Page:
Plus, our half-hourly Keeper Talks provide the opportunity to see a whole variety of native species up close, including foxes, otters, red squirrels, Scottish wildcats and badgers, to name but a few of them.

So, here at the British Wildlife Centre, you know you’ll see Britain’s wonderful wildlife whatever the weather!


Need to know:

The British Wildlife Centre is located on Eastbourne Road (A22) at Newchapel, near Lingfield RH7 6LF, just 10 minutes from the M25, junction 6. The centre opens every weekend and public holiday (excluding December 25/26) and daily during state school holidays (10am to 4pm). For ticket prices, see online. Tel: 01342 834658.Web:


10 top tips for helping our winter wildlife

Extend some seasonal generosity by way of food and shelter when our wildlife needs it most. Here’s a few handy hints on what we can do to help

Water for life: Providing fresh water daily is vital, especially when frozen temperatures make it difficult to come by. Place it at both bird table level and at ground level for other species.

Very berry: Plants with berries, such as hawthorn and honeysuckle, provide food for the birds. Holly berries attract blackbirds, thrushes and redwings, and robins enjoy hedgerow fruits.

Bird treats: Supplement wild bird food with energy-rich foods: seeds are loved by blue tits and great tits; mealworms will attract robins and sparrows; and 
fat blocks or bread soaked in hard fat are enjoyed by thrushes, tits and more.

An apple a day: If the apples in your fruit bowl are a bit past their best, halve them and put them out for ground feeding birds such as blackbirds and thrushes; they love them!

Meat feast: Only feed foxes and badgers at the times of greatest need, and to supplement, but not replace, natural foods. They should never come to rely on you. Wet dog or meat-based cat food, unsalted peanuts and fruit are best.

Running wild: Set aside a corner of your garden and let it run a little wild. Long grass, nettles and ivy will provide food and shelter from the cold for small mammals and insects.

Wood piles: A stable pile of logs and old branches in a sheltered corner of your garden will also provide a hibernation spot for insects and amphibians.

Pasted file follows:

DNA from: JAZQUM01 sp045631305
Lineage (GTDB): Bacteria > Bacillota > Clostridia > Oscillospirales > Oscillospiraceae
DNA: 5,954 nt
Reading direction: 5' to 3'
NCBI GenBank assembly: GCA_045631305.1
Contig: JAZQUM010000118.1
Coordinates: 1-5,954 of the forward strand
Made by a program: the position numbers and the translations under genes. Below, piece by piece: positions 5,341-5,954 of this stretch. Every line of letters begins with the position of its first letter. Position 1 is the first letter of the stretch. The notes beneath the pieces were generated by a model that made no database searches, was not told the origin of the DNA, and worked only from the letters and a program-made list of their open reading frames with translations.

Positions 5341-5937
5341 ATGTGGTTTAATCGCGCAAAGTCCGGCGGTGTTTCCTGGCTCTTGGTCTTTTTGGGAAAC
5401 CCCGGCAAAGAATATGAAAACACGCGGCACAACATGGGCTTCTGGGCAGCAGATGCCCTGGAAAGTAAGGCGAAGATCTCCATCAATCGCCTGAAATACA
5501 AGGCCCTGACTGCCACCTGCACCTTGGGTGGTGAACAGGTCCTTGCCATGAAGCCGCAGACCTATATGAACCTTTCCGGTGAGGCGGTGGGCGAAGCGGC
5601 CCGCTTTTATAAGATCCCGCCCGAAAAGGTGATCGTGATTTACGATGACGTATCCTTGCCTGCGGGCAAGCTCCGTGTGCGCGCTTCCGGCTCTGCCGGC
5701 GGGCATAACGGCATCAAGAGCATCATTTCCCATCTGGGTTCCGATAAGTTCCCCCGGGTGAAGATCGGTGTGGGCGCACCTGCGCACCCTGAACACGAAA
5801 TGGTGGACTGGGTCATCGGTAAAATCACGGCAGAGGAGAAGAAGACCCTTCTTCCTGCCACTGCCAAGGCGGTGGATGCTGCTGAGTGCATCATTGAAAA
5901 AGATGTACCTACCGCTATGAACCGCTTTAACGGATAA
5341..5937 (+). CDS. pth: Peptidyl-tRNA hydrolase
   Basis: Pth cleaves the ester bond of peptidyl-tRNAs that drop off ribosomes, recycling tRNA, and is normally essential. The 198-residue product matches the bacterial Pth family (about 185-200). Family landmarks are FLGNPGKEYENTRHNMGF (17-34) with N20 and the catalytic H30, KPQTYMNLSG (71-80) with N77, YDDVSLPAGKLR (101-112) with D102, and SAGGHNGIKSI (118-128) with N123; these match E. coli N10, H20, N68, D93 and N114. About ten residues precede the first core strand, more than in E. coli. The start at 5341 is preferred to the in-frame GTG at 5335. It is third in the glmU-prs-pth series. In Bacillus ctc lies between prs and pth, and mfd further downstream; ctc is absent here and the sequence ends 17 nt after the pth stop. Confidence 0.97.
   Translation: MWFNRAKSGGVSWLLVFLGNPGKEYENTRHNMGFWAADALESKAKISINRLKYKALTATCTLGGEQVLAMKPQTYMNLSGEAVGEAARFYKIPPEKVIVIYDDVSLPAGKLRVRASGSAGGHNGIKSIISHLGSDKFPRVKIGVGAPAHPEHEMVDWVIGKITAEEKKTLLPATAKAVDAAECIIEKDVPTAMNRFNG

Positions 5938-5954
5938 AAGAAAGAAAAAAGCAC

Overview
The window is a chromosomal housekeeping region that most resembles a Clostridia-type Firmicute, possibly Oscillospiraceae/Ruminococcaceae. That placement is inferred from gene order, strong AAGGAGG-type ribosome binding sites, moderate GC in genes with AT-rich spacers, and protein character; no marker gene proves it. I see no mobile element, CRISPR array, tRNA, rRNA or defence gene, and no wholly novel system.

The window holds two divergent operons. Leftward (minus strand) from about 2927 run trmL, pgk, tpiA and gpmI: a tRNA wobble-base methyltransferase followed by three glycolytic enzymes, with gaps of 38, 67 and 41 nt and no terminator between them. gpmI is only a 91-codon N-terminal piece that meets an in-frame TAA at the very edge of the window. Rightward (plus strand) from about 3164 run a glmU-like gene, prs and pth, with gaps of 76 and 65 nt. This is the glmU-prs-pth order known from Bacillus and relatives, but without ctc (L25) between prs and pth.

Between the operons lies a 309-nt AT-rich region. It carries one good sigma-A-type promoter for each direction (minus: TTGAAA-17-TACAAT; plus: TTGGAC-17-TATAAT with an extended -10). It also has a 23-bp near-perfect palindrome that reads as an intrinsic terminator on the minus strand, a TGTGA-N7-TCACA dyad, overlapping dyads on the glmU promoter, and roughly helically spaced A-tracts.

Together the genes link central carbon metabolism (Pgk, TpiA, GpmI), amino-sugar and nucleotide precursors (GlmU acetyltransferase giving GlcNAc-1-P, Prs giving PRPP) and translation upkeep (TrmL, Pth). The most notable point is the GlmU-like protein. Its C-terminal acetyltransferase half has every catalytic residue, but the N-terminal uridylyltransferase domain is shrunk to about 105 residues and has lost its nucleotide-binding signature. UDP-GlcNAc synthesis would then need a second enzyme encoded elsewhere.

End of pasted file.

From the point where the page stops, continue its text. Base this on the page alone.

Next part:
Compost colony: A compost heap allows you to recycle garden and kitchen waste (avoid meat and fish) and also attracts many species seeking food and shelter. Amphibians and reptiles are drawn to the warmth created by the decomposition.

Leave the leaves: Don’t compost all your dead leaves though; leave a pile in the corner of your garden. A grateful creature is bound to take up residence. Also, the decomposing mulch is a magnet for gardeners’ friends such as worms, which in turn provide food for birds.

Breaking the ice: Finally, when it freezes, melt a hole in the ice on ponds to allow wildlife to drink, and enter and exit the water. Fill a saucepan with hot water and sit it on the ice until a hole appears.



• Surrey Wildlife Trust has a monthly column in Surrey Life magazine

Dame Judi Dench becomes a Surrey Wildlife Trust patron

• British Wildlife Centre, near Lingfield - a wild day out in Surrey

Owl enclosures open at British Wildlife Centre in Lingfield

• The new WWF headquarters in Woking: one of the UK’s greenest buildings and a new Surrey attraction

• Actress Virginia McKenna on Born Free, life in Coldharbour and her memoirs, The Life in My Years

• Nicholas Owen meets Wildlife Aid’s Simon Cowell

• Discover how the Shalford-based David Shepherd Wildlife Foundation is helping to protect the world’s endangered species

The Supervet and his pioneering work replacing animal limbs at Eashing